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Cellphones Handhelds Iphone Stats Upgrades Apple Hardware

Early iPhone 6 Benchmark Results Show Only Modest Gains For A8 208

MojoKid writes: Historically speaking, we typically see impressive performance gains each time Apple releases a new custom processor for its mobile products. Certainly that was true of the A7 SoC, the world's first 64-bit smartphone processor. So, can we expect the same kind of performance bump from the iPhone 6 and iPhone 6 Plus, both of which sport the new custom A8 SoC? Maybe not. The iPhone 6 recently surfaced in results for the Basemark X benchmark and armed with a dual-core 1.4GHz Cyclone CPU and A8 GPU, the iPhone 6 scored 21,204.26 and a earned a place at the top of the chart, though not by much. By comparison, the iPhone 5s scored 20,253.80 in the same benchmark. In other words, the iPhone 6 is currently less than 5 percent faster than the iPhone 5s, at least as far as the Basemark X benchmark is concerned.
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Early iPhone 6 Benchmark Results Show Only Modest Gains For A8

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  • power consumption? (Score:4, Insightful)

    by Anonymous Coward on Friday September 12, 2014 @11:22PM (#47895501)

    Who cares about performance anymore. Fast enough is fast enough. Which one lasts longer on battery?

    • Re: (Score:3, Insightful)

      Who cares about performance anymore.

      The people who own the phone that does better on the benchmarks, that's who.

      • no, the people who do the benchmarks.

    • by bennomatic ( 691188 ) on Friday September 12, 2014 @11:34PM (#47895549) Homepage
      Well, I'd suggest the right question is, how much does this one benchmark matter? Fast enough isn't necessarily fast enough, as people will come up with more and more powerful applications.

      That said, the primary CPU isn't the only thing that governs speed. My understanding (and I could be totally wrong, but here goes) is that there's a separate and very fast GPU. Apple's done a lot of work with Grand Central Dispatch (is that the right technology?) to help developers offload as much as possible to the GPU, so what looks like a 5% gain on the CPU might in the real world be 10 times that in a performance increase. And at least Apple claims that the 6 is 50% faster than the 5s (again, IIRC), so if they're telling something that's approaching a reasonable truth, it's not just based on CPU, but on other metrics as well.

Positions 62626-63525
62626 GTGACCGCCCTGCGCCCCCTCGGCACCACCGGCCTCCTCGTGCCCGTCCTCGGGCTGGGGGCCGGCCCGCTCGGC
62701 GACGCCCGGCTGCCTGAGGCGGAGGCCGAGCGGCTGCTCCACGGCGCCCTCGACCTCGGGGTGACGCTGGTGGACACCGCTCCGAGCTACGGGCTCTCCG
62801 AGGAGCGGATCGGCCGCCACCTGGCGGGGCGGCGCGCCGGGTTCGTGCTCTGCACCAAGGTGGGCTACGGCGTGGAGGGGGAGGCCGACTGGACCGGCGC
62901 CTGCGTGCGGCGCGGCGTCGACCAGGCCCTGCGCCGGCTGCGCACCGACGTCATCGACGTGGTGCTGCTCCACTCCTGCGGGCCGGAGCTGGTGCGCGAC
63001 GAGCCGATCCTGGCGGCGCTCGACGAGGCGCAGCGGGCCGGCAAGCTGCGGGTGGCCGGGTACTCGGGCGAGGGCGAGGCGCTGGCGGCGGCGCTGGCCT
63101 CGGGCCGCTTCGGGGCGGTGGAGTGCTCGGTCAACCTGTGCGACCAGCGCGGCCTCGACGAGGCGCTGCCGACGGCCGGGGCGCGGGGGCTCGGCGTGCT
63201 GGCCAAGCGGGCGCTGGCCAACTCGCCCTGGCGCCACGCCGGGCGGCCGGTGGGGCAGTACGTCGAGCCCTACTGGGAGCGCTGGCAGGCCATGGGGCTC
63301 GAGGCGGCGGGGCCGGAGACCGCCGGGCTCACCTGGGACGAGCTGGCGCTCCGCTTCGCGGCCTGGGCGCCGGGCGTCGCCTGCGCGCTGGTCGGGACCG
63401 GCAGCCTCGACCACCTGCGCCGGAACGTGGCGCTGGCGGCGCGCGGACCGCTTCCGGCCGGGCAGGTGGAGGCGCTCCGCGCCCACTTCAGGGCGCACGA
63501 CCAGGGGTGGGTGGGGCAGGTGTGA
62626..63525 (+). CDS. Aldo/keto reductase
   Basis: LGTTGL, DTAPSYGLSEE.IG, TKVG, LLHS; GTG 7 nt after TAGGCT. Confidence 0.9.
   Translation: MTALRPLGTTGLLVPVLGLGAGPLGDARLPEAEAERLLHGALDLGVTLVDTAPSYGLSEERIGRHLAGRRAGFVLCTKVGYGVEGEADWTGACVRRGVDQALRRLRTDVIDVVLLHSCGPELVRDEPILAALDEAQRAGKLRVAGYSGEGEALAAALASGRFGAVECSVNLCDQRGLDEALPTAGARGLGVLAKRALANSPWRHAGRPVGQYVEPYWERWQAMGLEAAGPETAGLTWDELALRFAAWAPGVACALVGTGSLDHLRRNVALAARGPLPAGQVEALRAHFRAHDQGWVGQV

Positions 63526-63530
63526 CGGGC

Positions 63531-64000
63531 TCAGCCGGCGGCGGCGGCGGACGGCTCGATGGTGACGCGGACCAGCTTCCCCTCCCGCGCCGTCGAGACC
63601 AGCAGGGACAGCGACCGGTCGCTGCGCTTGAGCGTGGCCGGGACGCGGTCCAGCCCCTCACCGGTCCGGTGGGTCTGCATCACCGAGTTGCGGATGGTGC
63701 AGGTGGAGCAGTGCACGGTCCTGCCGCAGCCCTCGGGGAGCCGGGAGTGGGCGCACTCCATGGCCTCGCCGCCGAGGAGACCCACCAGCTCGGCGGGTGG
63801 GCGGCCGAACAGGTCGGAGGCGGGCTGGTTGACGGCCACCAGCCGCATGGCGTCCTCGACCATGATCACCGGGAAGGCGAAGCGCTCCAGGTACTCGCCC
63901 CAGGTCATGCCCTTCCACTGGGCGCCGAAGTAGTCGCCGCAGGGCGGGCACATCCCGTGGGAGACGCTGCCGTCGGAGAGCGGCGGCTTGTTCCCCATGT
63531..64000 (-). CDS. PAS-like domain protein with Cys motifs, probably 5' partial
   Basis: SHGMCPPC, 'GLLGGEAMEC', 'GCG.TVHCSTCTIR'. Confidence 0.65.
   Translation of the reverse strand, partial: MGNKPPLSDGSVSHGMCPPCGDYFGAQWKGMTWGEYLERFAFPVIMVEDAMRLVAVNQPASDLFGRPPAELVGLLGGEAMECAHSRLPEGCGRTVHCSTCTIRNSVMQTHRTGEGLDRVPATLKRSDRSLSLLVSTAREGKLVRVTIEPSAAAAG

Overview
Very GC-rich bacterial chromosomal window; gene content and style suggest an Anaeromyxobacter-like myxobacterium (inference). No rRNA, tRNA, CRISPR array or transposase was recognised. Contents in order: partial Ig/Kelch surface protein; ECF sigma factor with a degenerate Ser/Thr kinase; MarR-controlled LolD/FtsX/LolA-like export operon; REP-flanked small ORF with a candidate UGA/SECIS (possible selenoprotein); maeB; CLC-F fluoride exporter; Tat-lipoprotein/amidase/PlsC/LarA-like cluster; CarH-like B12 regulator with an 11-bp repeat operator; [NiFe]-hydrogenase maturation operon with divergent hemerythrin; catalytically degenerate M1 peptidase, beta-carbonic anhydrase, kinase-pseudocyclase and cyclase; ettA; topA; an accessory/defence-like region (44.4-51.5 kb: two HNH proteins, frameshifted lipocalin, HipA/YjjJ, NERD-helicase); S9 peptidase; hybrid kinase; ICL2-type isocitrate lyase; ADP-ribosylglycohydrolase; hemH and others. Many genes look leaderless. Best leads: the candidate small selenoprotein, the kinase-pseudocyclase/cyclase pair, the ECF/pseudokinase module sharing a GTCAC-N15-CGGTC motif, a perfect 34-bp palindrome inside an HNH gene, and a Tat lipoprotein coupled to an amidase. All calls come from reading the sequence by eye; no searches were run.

• Re: (Score:3, Interesting)

        by godrik ( 1287354 )

        Well, I'd suggest the right question is, how much does this one benchmark matter?

        Well, the article does not even convince me that the benchmark was properly executed. When going from a 32-bit to a 64-bit architecture, you certainly need the code to be properly optimized for the new target architecture. For instance, if you do not use the new instructions, it is unlikely you will see a major performance improvement. If you normalize the benchmark result to clock speed and number of cores there is not much difference between the 2 processors.

        So my guess is: they did not properly compile t

        • by xushi ( 740195 )

          iPhone 5s is also 64 bit, so weren't they comparing x64 x64 with that ~5% increase?

        • by AmiMoJo ( 196126 ) *

          Here's a more relevant test: http://youtu.be/vZjurCN521U [youtu.be]

          It's the 5s but still interesting. Real world tests with real apps. The iPhone 5S is about as fast as a Nexus 5, a fraction slower in many tests and a fraction faster in others.

      • by countach ( 534280 ) on Saturday September 13, 2014 @12:00AM (#47895623)

        Well... in most circumstances the GPU will only help graphics related performance. That's only impressive when you wanted better graphics performance, and not general performance. You can't offload anything onto the GPU. Only certain specific types of things, and certain math.

        Anyway, this whole article is premature. The benchmarks may not even be iPhone 6, they may be spoofed. They are only one benchmark. Let's wait see what real analysis reveals. Whatever the answer I doubt it will hurt sales.

        • You can't offload anything onto the GPU. Only certain specific types of things, and certain math.

          It's not very specific, it's pretty broad. The Accellerate framework includes quite a lot of stuff...

          We could offload more still if OpenCL was on iOS (which contrary to another post I jet put up, it is not quite yet - it's just lurking under the public API surface).

      • by dgatwood ( 11270 )

        Apple's done a lot of work with Grand Central Dispatch (is that the right technology?) to help developers offload as much as possible to the GPU ...

        You're probably thinking of OpenCL. GCD is a pipelining engine for enqueuing work.

      • Apple's done a lot of work with Grand Central Dispatch (is that the right technology?)